Tips for Successful Worldbuilding

Tips for Successful Worldbuilding

“I’m not going to tell you how to start a bug-powered vehicle, I’m just going to put you inside one with somebody who knows how, and send you off on a ride.”
– Kameron Hurley

If, like me, you love nothing more than delving into your wildest imaginings to create worlds filled with chocolate rivers, people-gobbling mountains and villages of ice that float amid the Arctic seas… ahem. It’s easy to get carried away.

But worldbuilding is a complicated business that requires structure, planning and careful consideration. It’s not enough to create elaborate settings. We have to transport the reader, to make them believe in our world. To do this successfully, they have to make sense – even in their wildest form.

“Rees was thrust against the back of his cart as it hurtled along the track. He yelped. His hands ached from gripping the rail so hard. He hit a tunnel and darkness wrapped around him, thick as tar. He could feel himself rising, shooting upwards like a rocket. The next minute he was upside down. He knew this because he could feel his hair and cheeks hanging. The cart looped once, twice… maybe even three times until it finally levelled out and slowed its pace.”

An old scene I wrote… and I remember feeling so proud. How exciting! Kids will love it! It’s like being on a roller coaster!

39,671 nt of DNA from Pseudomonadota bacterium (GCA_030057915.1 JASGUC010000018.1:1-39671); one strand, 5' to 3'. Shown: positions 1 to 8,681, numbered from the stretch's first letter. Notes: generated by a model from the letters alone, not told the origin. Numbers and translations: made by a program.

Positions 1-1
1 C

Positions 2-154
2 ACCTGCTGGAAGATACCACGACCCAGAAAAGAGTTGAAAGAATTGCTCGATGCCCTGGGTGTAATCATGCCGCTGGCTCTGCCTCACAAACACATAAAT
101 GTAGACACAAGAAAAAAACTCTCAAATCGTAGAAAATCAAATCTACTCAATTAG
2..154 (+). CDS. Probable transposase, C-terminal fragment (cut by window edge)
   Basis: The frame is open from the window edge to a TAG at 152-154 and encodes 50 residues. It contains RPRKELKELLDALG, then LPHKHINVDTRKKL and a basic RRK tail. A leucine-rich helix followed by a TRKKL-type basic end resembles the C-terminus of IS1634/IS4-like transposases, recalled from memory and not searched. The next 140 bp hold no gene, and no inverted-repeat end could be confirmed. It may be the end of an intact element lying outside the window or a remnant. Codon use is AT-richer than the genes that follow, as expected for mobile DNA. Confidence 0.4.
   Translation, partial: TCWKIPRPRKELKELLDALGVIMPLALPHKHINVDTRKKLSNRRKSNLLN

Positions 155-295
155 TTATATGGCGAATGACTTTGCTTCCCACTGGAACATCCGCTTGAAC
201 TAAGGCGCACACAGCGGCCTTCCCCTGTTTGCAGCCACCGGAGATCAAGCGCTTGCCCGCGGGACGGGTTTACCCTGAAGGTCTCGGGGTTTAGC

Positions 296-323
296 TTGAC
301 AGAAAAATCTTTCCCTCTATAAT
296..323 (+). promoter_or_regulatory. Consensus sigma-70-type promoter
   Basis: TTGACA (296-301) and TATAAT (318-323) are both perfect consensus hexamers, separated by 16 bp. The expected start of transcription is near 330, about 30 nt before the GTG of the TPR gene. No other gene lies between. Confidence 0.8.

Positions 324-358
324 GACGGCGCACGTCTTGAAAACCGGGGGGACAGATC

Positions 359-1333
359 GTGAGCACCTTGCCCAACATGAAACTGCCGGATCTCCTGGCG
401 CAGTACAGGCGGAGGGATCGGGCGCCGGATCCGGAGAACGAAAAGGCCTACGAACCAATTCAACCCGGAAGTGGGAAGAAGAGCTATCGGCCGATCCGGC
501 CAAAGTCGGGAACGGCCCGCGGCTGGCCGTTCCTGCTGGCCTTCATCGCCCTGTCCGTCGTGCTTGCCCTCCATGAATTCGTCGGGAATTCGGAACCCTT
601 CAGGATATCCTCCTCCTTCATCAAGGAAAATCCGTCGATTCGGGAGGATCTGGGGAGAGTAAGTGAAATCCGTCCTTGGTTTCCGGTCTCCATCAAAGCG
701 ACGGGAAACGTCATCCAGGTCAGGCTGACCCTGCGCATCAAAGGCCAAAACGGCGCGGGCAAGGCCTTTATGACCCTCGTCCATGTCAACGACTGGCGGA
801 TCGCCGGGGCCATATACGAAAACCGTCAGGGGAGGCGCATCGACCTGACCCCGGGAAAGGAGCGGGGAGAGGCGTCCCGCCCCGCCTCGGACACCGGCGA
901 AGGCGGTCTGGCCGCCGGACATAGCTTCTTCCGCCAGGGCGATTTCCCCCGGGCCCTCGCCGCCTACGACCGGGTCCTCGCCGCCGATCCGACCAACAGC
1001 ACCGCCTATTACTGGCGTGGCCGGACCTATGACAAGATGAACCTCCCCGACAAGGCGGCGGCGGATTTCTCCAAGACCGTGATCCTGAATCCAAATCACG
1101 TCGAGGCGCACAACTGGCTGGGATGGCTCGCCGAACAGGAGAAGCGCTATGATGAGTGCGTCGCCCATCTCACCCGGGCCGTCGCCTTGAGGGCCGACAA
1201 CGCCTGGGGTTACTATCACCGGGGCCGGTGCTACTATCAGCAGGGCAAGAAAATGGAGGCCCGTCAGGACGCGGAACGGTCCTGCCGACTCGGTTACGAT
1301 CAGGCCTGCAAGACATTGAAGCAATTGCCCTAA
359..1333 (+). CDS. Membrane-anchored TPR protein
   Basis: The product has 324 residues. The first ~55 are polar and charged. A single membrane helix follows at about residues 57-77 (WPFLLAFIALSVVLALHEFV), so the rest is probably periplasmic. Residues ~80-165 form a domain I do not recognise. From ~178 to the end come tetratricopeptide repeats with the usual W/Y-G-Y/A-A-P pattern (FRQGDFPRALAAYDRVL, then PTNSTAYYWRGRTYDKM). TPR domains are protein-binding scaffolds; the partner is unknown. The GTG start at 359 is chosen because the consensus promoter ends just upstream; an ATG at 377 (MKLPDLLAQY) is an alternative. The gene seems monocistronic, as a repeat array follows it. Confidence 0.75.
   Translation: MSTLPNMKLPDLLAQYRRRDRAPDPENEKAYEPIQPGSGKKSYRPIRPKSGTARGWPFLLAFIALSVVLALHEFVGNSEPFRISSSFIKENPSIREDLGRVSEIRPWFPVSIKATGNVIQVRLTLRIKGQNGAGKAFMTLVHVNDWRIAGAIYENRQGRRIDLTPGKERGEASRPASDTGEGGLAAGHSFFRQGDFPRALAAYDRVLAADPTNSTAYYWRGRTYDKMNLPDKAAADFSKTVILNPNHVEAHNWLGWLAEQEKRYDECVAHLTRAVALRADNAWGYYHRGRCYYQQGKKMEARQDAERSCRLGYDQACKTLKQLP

Only this is what came back from an editor’s critique:

“When Rees goes on the cart ride he loops upside down a couple of times – why would this have been incorporated into the transport system? Everything in your world needs to adhere to an internal logic rather than simply being there arbitrarily.”

Hmph.

There’s some simple tips you can follow to build a world that successfully lures your readers along for the ride:

Flesh out the logic so that your world comes alive for the reader. How do things work in this world? What language do they speak? How is it accessed? How many people live there? Avoid leaving the reader with a question that disrupts their suspension of disbelief. Remember that the reader trusts you’ve thought of everything.

Having said that, don’t smother the story with needless descriptions of each pebble and blade of grass. Unless that blade of grass happens to be the key that opens the hidden portal to the ancient city of… ahem. Every detail needs to work towards progressing the reader in that space.

In novelist Chuck Wendig’s words, “The world serves the story, the story does not serve the world.” Meaning the world needs to accommodate and reflect the elements of your story: character, conflict, plot etc. To read his post on world building, click here. He has some great tips.

Let your characters build your world for you. Walk their walk, talk their talk, wear their clothes, unless they happen to be the latest Kevlar, lightweight body armour packed with radioactive explosives… Live their world through their eyes.

Create mannerisms, words, traits, effects that are unique to your world. All these features will help build mood and atmosphere as well as creating a point of difference.

I shall leave you with the wise words of Fantasy Author, Laini Taylor:

“I think with world building, it’s important to create a sense of culture even if it is just a fantasy, and the best way to do that is to look at a real human culture and see what makes it cohesive.”

What are your tips for world building? Do you have any good examples?

This article was originally published on Top of the Slush Pile
Follow Gemma Hawdon @gemmaleehawdon

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About Gemma Hawdon

Freelance Writer published nationally across Australia, blogger, writing my first novel.

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